Keywords: Tactics

In general, capturing a stone in a net is considered better than capturing it in a ladder, because a net does not run the risk of a ladder block on the other side of the board.

There are exceptions to this rule, mostly when the extra liberty that a net gives is detrimental, in which case a ladder is quicker (the opponent is in atari until the end).

 Table of contentsExample Example of exception Related concept Table of diagramsWhite cuts Net continuation Ladder continuation Taisha variation Net continuation Ladder continuation Play firmly

## Example

White cuts

When white cuts at , black can capture this stone in a ladder or in a net.

 Net continuation [problem- can't this net be defeated by the sequence c-d-e-f-g? sorry for poor notation.] No, see here "White can't cut...". Black plays at g instead of f. White has no choice but to capture at f; B at h forces white to fill in at and a couple more black moves capture the whole thing. Ladder continuation

The net is better, because the ladder variation allows white to play a ladder block somewhere along the path of the ladder

Tapir: Even if there is no ladder breaker played by White, Black needs to capture at a time just in case. That is what I took from Kageyama: to capture with a ladder you need two moves, to capture with a net only one.

## Example of exception

Taisha variation

In this variation of the taisha joseki. What the books say is that is only playable when the ladder at a is good for White, capturing the stone with the net White b and c isn't enough.

If the net continuation were good, White could play at in the setup diagram independent of the ladder, thereby avoiding the most difficult variations.

After these plays, however, Black has a good result, and the possibility of a black peep at d remains. Also forces . Both of these effects are there because the marked black stone is still on the board.

For comparison, see the usual result from the ladder variation. White's capture in the ladder forces .

(Note that the standard mistake here is White at a before : this loses sente and is an example of ignoring the 123 principle.)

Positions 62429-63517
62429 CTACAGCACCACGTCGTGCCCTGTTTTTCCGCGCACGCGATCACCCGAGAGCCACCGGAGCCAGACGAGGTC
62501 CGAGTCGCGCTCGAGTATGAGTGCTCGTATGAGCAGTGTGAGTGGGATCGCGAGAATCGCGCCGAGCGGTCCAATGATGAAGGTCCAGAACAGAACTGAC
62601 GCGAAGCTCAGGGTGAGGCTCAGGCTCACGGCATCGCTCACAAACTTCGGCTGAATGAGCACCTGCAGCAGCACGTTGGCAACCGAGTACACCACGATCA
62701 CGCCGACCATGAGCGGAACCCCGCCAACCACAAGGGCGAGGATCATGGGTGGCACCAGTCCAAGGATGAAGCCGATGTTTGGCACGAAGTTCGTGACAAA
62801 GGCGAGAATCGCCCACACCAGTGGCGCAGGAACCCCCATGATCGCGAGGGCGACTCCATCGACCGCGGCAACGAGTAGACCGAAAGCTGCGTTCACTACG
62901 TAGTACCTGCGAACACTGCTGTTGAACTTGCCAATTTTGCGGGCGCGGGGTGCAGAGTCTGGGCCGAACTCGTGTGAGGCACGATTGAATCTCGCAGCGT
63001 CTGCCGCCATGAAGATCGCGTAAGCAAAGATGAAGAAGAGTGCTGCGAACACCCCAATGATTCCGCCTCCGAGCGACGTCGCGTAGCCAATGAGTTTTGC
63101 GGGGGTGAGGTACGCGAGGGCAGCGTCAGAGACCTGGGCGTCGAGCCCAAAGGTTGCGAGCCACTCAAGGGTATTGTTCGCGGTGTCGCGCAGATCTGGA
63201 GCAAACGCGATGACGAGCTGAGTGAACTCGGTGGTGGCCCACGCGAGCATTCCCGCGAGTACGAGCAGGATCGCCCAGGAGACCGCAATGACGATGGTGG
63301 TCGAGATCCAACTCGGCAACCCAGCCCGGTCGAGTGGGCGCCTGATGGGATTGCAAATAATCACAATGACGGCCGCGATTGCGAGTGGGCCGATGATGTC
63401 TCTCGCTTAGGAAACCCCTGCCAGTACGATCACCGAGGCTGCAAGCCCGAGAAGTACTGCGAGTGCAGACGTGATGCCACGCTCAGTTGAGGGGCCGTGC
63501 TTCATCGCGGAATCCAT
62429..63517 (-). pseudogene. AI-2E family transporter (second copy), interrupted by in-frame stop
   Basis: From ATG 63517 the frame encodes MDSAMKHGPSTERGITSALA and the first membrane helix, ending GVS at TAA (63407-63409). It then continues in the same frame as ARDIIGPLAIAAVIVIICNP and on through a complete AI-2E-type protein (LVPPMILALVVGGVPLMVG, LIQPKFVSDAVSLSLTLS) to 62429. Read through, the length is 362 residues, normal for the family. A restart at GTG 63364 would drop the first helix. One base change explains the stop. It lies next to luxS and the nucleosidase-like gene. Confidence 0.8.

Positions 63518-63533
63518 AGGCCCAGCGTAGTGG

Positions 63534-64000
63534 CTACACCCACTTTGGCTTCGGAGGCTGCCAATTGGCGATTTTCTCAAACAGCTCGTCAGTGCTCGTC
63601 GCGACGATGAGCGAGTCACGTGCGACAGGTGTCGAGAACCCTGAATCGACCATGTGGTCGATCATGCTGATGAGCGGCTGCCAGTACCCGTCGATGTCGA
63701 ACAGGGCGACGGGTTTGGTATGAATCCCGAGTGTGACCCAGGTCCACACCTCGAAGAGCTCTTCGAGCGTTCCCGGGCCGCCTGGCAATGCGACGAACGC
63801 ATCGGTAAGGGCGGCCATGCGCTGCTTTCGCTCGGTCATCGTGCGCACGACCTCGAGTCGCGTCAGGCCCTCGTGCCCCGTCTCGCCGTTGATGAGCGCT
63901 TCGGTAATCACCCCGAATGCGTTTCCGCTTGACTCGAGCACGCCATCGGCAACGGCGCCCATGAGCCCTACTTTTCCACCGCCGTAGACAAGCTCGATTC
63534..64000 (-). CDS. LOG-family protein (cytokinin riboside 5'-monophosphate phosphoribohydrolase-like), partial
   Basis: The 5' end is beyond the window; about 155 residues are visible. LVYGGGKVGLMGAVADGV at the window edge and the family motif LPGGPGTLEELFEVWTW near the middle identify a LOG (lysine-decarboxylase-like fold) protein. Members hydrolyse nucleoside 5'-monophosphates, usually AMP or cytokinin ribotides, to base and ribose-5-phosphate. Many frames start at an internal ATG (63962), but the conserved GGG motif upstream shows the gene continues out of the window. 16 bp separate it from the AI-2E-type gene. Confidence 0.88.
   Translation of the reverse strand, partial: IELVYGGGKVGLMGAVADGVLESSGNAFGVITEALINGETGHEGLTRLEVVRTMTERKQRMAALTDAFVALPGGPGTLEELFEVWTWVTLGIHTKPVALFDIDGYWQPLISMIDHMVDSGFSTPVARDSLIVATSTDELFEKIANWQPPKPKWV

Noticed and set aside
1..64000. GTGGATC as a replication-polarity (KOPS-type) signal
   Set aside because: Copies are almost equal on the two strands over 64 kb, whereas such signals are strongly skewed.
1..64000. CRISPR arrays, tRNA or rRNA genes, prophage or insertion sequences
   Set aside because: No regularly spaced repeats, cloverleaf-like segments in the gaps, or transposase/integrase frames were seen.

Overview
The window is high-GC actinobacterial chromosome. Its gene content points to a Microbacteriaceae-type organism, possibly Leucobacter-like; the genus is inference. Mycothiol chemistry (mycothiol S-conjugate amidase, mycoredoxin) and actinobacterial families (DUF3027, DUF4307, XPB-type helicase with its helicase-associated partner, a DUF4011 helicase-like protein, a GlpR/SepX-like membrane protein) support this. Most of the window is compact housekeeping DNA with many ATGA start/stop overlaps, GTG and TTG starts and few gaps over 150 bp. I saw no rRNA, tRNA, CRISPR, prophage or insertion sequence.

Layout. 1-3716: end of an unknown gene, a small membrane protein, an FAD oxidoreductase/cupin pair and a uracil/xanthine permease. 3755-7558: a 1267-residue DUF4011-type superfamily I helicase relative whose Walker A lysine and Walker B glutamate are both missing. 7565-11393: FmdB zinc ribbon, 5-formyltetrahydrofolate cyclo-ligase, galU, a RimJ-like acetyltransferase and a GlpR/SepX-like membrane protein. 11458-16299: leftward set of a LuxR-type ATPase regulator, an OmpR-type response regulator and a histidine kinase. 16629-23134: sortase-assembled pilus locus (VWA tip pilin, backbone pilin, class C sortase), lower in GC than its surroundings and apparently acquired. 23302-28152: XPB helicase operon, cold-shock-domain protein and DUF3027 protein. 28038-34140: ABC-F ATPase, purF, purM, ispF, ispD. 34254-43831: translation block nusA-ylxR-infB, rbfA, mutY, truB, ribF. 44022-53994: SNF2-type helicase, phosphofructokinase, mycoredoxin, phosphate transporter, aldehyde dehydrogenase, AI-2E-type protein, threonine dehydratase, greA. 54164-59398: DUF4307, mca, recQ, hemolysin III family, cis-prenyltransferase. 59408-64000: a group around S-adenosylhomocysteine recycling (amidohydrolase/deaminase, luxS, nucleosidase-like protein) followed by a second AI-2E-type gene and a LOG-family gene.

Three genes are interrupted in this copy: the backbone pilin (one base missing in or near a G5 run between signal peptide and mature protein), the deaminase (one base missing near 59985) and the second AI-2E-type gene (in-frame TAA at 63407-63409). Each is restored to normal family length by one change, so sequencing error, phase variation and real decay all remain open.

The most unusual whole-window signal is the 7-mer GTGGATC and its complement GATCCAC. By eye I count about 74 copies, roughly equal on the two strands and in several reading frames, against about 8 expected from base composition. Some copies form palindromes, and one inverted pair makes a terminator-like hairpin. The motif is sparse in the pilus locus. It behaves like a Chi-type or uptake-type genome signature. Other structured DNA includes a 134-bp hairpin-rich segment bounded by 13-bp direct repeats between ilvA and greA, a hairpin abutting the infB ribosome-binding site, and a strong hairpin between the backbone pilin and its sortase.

## Related concept

There is also an interesting tidbit in "Lessons in the Fundamentals of Go" by Kageyama. He states that when there are two ways to capture with one move, then the firmer is correct (choose the firmer capture).

Play firmly

In this example the two white stones can be captured with a geta by playing at a. However, according to Kageyama, the correct move is b, which has a firmer grip on the two stones.

Alex Weldon: There's something about this proverb that bothers me. Unless he also gives an objective definition of what "firmer" means (less liberties? That can't be it, or else a ladder would be "firmer" than a geta), I would read "firmer" to mean "with least aji." But since aji is bad potential, this just boils down to "Given a choice between two methods of capturing, the one that leaves the least bad potential is better," which is starting to sound an awful lot like a circular argument.

DJ: Alex, I think you're basically right (and I do not see any circularity...): I believe firmer does mean with good aji (see also my comments at Non local move versus a local move).

Alex Weldon: The circularity is not in defining "firmness" as "with good aji." The circularity is in stating that out of two ways of capturing a stone (or stones), the firmer way is better. On the surface, it sounds like wisdom, but it boils down to "out of two ways to capture a stone (or stones), the one with better aji is better," which is a tautology.

Gregory Wonderwheel: Unless "firmer" has a special meaning in Japanese Go jargon, at face value of the proverb, I take "firmer" to mean "with less cutting points" because that would reduce the number of possibilities for peeps before the capture, thus reducing the options for the opponent. Thus a short ladder could be firmer than a large net, and vice versa, a small net is more likely to be firmer than a long ladder.

• Ladders have long-range aji, nets have short-range aji.
• A ladder breaker (being the ladder aji put to use) can be answered once and the aji is gone. After a peep (the aji of a net put to use) is answered, the aji of another peep still exists.

I believe Kageyama's statement is that the long-range effect of a ladder in general is a heavier burden than the multiple short range aji of a net. As always with heuristics there are quite a few exceptions imaginable. In particular when the range of the ladder is rather short, it will most often be preferred over the net.

BTW, I would not call "the one with better aji is better" a circular statement, but I agree it just shifts the problem to the definition of good aji.

Notochord: Only if you consider aji to be the only characteristic of a position, which is stretching the definition a mite too far, I think. The point is essentially that the issue of aji, of giving those (most usually cutting) stones as little room to maneuver as possible, is often by far the most pressing concern. You should as a general rule play as tightly as possible, and avoid thinking that any move that succesfully makes a capture is just as good for the purpose of capturing as is any other move which does the same. As something of a corellary, I think that a main idea of the statement (Proverb?) is that we should not try to stretch our shape too much in capturing vital stones, in order to (for instance) reach towards some other position, and thus make our move 'less gote', since this usually creates a great deal of bad aji for the opponent to exploit which overwhelms the minor gains made from making a looser, weakly double-purpose capture.

Net versus ladder last edited by 207.138.202.112 on April 8, 2013 - 00:22